The next era of online advertising requires a change in thinking, all the way from how ads are created and formatted to how measurement changes and how media can become more accountable. The next era also must respond to an increasingly fragmented media landscape and a user that demands absolute control of her environment. We need a better mousetrap -- an offering that addresses marketers' need for a differentiated experience and scale, like the 30-second spot on television.
Television was easy and very scalable. Advertisers understood the flow -- everyone along the creation continuum knew their place and functioned efficiently within their roles. The process ran smoothly and scaled because everything was standardized.
Today, brands are challenged as they look for creative, differentiated ways to tell their story and engage users. They push out RFPs for advertising that demand publishers deliver a steady stream of new ideas, content firsts, and integrated promotions. Standard display advertising doesn't deliver the combination of sight, sound, and motion required for telling a brand story. There just isn't enough video online for the 30-second spot to scale, and pre-roll has negative brand association. Custom site integration is compelling, but rarely delivers a large enough audience to matter, and it's hard to capture the magic of a brand with 72 characters of text. Accountable, effective brand advertising online simply isn't scalable today.
The solution is out there, and we can't continue to point fingers at advertisers and agencies while we wait around for the dollars to shift. As an industry, we must continue to innovate. The promise of the Internet is too compelling. More than any other medium, online advertising allows a brand to showcase all aspects of its messaging -- from emotional engagement to entertainment to information exchange.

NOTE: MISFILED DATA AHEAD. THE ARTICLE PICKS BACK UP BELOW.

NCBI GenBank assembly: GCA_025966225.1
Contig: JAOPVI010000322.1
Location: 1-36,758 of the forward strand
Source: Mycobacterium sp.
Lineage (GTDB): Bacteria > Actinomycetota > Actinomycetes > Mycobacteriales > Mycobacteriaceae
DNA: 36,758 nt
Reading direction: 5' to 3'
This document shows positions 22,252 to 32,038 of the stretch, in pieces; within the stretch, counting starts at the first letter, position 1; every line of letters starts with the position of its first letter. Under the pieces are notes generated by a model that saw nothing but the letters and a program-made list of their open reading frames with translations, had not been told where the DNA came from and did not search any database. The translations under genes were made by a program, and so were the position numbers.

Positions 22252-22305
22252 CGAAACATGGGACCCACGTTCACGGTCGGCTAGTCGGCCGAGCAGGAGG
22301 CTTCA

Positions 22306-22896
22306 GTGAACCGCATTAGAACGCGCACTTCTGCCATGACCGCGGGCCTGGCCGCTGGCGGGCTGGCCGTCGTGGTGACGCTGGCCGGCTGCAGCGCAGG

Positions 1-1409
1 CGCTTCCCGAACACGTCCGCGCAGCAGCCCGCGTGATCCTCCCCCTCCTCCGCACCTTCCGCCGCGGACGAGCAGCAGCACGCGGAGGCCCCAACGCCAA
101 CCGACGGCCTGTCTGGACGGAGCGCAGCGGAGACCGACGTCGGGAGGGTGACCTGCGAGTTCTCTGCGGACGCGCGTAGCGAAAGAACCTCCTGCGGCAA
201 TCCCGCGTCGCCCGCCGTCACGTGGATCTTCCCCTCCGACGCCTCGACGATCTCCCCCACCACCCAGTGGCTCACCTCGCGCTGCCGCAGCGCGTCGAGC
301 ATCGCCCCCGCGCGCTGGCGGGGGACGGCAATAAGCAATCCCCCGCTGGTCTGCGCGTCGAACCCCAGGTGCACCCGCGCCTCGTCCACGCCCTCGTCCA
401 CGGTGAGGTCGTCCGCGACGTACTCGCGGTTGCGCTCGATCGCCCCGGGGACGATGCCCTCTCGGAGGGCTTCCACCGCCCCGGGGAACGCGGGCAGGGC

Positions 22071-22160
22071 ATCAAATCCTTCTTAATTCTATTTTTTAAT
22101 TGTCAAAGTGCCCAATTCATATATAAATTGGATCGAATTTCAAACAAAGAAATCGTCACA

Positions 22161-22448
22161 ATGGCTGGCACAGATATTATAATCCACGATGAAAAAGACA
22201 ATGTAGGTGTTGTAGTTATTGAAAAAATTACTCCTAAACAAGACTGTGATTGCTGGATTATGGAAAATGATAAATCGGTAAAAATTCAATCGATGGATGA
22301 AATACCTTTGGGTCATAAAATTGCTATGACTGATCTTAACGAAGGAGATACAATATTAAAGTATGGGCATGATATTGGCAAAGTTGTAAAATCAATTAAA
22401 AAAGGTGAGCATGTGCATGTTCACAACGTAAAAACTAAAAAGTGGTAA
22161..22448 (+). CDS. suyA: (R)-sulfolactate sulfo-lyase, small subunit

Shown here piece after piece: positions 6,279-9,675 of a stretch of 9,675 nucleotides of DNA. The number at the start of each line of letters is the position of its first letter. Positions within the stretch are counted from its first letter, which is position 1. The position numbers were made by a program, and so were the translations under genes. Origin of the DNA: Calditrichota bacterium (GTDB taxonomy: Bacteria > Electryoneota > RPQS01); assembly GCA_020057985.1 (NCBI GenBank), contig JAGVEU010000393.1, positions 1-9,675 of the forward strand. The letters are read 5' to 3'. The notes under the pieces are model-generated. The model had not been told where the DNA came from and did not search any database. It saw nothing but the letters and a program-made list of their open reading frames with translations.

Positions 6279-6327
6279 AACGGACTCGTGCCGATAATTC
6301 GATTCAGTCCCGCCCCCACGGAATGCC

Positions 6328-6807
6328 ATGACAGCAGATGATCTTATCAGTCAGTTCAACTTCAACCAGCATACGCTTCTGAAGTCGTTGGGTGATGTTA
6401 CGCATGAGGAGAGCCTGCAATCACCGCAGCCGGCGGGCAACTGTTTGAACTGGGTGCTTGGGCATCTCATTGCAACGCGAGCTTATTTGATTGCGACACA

The first step is to introduce scalability into online advertising. Scale must address both a fragmenting media experience and advertisers' interest in a rich canvas from which to engage a user. This demands flexible, portable ad units that take on any size, live in any medium, and support branded experiences that are part of the media-consumption flow. In the new media landscape, the brand experience is no longer about integrated experiences or controlled impressions.
The second step is accountability. The interactivity, addressability and measurability of the Internet are a marketer's dream. Online advertising formats need to offer unambiguous value for brands. They should only pay when the right consumers engage with their ads. This incentivizes both the advertisers and publishers to create compelling experiences to draw those users in.
Bolstering the industry faith in online advertising can be that simple. We are entering a new era. The era of "how many?" is giving way to the era of "how good?" The era of "intention" will dissolve to the era of "attention." And the era of impressions will surrender to the era of engagements. Everyone from Silicon Valley to Madison Avenue is waiting for it, but waiting isn't going to work. We all play a role in realizing this transition and the promise of the Internet as a marketing platform.